If you're bullish on insurance giant AIG (NYSE:AIG), there's a good chance that your investment thesis goes something like this: AIG did some very stupid things in the past, but it's getting past those mistakes, and it's now a grossly undervalued company with quality insurance operations.
That thesis, of course, hinges in a big way on that last part -- that AIG does, indeed, have insurance operations worth investing in.
For the third quarter, AIG's overall profit topped expectations, and results blew away what the company reported last year. But with so much messiness still showing up in AIG's results, it's hard to take away a whole lot that's meaningful from the overall bottom line.
Getting jiggy with P&C
Drilling down then to something that's more notable, AIG's property and casualty insurance operations managed to report a big bump, with profits climbing to $786 million from $492 million a year ago. The year-over-year gain was mostly attributable to investment performance as investment income, and capital gains were up a combined $300 million from 2011.
Underwriting, meanwhile, improved just slightly, with the quarter's underwriting loss improving from $532 million last year to $441 million this year. The combined ratio -- a measure of an insurer's underwriting profitability -- ticked down 105% from 105.9%. Better, but still not where I'd like to see it.
What's easy to like about these results is that they're much better than last year's. It never hurts to be able to say that profits improved 60% year over year. On the other hand, the "improvement" in underwriting isn't particularly encouraging. While the combined ratio moved in the right direction, it did so largely because of lower catastrophe losses, something that -- apart from business mix -- the company doesn't have much control over. The expense ratio, on the other hand, was up versus last year.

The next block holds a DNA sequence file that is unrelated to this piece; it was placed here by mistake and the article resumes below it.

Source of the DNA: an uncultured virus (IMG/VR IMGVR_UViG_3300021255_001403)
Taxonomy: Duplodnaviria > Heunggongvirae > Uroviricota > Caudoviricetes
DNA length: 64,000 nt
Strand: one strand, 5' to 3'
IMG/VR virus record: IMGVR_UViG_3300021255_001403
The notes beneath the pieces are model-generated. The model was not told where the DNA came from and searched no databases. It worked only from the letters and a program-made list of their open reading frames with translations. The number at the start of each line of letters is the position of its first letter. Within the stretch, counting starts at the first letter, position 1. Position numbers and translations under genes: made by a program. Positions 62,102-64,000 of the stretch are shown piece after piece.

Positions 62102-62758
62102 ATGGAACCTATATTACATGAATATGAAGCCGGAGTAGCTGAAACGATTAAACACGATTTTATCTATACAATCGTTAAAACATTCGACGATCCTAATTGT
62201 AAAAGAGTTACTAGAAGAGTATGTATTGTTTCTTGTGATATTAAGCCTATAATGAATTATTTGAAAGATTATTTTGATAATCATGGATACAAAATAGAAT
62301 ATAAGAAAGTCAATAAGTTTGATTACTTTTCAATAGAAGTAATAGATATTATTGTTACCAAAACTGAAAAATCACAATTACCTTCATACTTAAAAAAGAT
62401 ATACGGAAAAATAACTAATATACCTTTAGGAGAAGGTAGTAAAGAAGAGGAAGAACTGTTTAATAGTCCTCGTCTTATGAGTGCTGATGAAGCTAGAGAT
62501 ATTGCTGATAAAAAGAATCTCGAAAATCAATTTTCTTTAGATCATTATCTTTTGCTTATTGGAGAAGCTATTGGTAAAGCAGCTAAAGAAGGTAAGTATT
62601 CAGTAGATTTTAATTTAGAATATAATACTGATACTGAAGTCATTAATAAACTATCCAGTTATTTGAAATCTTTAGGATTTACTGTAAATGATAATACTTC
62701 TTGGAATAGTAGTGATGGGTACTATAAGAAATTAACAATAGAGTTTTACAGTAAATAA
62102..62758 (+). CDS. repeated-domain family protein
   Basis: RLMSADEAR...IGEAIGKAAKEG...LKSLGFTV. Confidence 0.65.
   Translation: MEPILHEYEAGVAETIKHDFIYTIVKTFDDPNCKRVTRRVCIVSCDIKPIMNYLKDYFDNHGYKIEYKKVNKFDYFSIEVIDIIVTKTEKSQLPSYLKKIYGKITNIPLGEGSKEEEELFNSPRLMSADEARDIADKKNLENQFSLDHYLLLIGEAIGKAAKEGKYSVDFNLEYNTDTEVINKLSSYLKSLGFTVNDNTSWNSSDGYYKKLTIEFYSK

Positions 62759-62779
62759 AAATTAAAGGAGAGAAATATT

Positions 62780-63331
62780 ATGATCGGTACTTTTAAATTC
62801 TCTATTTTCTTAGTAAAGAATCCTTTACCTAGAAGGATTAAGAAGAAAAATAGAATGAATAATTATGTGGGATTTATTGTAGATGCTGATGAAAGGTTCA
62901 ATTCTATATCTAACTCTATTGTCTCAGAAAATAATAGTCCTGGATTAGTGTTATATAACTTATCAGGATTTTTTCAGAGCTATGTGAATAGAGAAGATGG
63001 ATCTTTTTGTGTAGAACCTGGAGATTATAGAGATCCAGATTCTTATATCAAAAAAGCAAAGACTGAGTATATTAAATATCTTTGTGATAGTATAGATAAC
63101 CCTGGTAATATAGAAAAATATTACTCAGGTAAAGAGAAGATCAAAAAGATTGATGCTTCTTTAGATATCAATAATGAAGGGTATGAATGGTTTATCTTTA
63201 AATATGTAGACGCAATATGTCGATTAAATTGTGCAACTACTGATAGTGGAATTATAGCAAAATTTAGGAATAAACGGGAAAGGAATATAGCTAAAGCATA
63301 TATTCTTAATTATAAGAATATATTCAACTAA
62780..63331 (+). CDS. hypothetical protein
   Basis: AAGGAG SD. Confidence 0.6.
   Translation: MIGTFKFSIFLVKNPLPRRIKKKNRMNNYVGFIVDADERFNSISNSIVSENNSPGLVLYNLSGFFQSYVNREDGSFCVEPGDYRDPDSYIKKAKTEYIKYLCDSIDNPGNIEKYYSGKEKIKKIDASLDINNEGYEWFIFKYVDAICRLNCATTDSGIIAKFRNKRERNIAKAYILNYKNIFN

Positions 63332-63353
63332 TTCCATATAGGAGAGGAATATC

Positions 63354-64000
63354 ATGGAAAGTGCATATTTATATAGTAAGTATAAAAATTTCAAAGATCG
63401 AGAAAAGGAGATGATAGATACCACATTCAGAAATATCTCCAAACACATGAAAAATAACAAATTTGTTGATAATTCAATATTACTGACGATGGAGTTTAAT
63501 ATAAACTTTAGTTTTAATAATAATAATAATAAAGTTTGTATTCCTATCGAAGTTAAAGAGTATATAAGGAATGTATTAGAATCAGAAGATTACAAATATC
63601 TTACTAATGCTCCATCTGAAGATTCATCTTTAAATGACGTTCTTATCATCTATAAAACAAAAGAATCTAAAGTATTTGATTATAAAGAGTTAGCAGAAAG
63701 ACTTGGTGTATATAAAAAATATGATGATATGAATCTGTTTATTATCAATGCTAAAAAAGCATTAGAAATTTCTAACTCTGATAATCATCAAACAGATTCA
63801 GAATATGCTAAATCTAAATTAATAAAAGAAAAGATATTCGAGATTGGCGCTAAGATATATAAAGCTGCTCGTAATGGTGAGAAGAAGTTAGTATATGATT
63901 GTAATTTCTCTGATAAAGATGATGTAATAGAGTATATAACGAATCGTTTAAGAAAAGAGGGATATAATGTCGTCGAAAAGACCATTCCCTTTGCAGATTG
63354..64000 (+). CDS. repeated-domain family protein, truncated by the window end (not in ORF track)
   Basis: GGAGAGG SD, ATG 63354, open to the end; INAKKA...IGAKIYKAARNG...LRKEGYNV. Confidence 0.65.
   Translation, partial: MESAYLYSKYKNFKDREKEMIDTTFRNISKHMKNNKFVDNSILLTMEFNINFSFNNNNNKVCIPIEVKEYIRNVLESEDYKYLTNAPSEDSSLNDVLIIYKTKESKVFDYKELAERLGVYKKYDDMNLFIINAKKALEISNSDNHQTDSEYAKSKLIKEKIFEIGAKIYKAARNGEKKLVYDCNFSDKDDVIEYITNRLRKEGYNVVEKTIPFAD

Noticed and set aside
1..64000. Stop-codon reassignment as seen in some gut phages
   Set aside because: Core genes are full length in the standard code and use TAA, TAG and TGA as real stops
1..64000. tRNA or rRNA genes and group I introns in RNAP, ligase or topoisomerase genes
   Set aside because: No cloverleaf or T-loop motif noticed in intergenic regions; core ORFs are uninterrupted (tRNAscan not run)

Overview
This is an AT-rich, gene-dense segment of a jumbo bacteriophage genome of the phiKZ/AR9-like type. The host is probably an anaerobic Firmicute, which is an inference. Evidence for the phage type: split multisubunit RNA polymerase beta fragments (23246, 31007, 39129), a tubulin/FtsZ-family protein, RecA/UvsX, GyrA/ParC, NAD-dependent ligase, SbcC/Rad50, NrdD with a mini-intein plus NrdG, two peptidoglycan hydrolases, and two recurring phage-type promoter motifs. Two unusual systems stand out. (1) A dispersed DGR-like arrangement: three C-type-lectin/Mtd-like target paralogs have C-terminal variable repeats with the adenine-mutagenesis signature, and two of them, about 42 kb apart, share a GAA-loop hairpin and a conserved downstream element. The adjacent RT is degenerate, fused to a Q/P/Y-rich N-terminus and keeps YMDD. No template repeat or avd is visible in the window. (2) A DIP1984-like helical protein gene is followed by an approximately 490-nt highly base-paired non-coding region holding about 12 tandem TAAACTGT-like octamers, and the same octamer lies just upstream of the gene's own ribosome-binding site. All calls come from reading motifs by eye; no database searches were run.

On the latter point, AIG chalked up the increase in spending to changes in business mix and investments in people and direct marketing. Presumably, these are things that will pay off over the longer term for the company in the form of better underwriting results, but we'll obviously have to wait to see if the improvements actually materialize.
The bottom line though, is that although profit line for AIG's P&C operations looks much improved this quarter, when it comes to proving that AIG has solid underlying insurance operations, this segment still has plenty of convincing to do.
Obviously as we look ahead, AIG's fourth-quarter results are going to look a lot different than the third-quarter numbers thanks to Hurricane Sandy. Though CEO Robert Benmosche has assured investors that Sandy won't be a huge issue for the company's financial strength, there's no doubt that the P&C unit will be absorbing considerable losses this quarter.
That said, AIG investors should be less focused on Sandy -- which is an industrywide, as opposed to an AIG-specific, issue -- and keep their eyes on the real prize in the company's P&C operations: long-term improvement of the overall underwriting results.